“Well,” she began, “I want everyone to go through the place, slowly, top to bottom or bottom to top. I’ll split you up into groups of three and then we’ll regroup and talk about your impressions. I would suggest you each go into a room by yourself and then have other members of your group go in, by themselves, just to get your individual sense of the room. Then we’ll have Ms. Nolen take us through and tell us about what other people have experienced. Then, we’ll develop our investigation plan.”

“Great. Who goes with whom?” asked Millie.

Emma sighed, “Right now, I’m thinking of putting you and Rory together with Jefferson and putting Hooker with Clarissa and Archie. I’m thinking that Jefferson and Hooker will likely end up operating the hand-held cameras, is that’s ok with you two?”

“I’m always good with whatever,” said Jefferson as other members of the group nodded in agreement with their assignments.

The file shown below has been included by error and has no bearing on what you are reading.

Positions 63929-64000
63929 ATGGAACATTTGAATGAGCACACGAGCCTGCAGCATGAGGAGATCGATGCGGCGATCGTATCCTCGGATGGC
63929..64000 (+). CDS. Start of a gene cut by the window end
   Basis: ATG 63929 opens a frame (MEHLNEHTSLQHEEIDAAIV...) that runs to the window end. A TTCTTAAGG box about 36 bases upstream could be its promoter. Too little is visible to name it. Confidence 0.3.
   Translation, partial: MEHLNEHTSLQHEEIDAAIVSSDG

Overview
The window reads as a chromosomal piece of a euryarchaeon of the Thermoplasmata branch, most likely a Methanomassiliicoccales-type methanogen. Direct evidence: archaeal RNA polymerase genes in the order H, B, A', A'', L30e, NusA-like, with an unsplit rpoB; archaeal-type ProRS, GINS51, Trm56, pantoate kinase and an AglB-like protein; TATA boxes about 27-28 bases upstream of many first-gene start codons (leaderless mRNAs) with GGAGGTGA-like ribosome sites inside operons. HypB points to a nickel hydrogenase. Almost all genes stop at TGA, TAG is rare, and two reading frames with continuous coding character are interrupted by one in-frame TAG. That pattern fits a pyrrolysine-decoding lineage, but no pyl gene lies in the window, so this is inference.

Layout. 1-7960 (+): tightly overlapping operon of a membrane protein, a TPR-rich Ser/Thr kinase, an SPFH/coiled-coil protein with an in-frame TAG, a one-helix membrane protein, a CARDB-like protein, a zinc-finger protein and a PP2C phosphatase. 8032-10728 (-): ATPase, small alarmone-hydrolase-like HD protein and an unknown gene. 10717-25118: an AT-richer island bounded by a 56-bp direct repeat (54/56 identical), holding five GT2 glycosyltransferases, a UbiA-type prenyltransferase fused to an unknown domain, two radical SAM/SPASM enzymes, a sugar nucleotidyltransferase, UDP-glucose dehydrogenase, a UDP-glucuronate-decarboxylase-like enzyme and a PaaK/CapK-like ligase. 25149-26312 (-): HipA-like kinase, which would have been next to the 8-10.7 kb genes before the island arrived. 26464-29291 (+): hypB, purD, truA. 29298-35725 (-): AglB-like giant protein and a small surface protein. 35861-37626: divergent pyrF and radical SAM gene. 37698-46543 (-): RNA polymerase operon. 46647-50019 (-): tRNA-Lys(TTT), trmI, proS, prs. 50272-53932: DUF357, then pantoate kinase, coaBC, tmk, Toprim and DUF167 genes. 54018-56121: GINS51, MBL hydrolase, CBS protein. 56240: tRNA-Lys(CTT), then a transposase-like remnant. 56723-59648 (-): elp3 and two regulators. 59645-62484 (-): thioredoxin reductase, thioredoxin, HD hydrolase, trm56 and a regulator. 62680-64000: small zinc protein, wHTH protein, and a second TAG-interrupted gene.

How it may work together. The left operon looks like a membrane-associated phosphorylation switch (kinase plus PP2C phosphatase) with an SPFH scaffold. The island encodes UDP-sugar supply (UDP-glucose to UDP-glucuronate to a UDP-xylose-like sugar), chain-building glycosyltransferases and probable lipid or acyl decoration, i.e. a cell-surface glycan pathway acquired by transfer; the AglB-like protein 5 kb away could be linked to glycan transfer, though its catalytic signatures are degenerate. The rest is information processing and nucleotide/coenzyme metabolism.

“I’m perfectly happy to work with Clarissa,” said Hooker, smiling at the shy co-ed. “We’ll do stationary cameras too?”

“We usually do. After you go through we’ll talk about what equipment you'll need. Everyone’s familiar with the types of equipment we have. EVP’s, data loggers, static meters, of course. We also have the strobe lights with motion detectors and a new spirit box we may want to try out.”

“Tell me about the spirit box,” Archie asked.

“Oh, it’s totally cool,” began Jefferson. Emma glared at him and Jefferson made a zipping motion across his mouth.

“It’s a radio receiver that scans back and forth across AM channels,” began Emma.

“And when you ask a question, the spook will find the right word to key to the broadcast and answer your question in real time,” Jefferson finished up exuberantly.

Emma sighed, “It picks up random words, sounds, that people interpret as meaningful responses to questions, a classic example of pareidolia,” Emma explained.

“So we’ll do a baseline?” asked Millie.

“As we speak, there are three digital recorders left in a couple of the ‘hot spots’,” Emma answered.

“Oh goody,” said Leroy. “I was wondering if I’d have anything to do tomorrow morning.”

Everyone had almost finished their meals and were turning down dessert. The group was picking through things left on their plates and chit-chatting about their upcoming investigation and the whole quaintness of the town. They were finishing up when. . .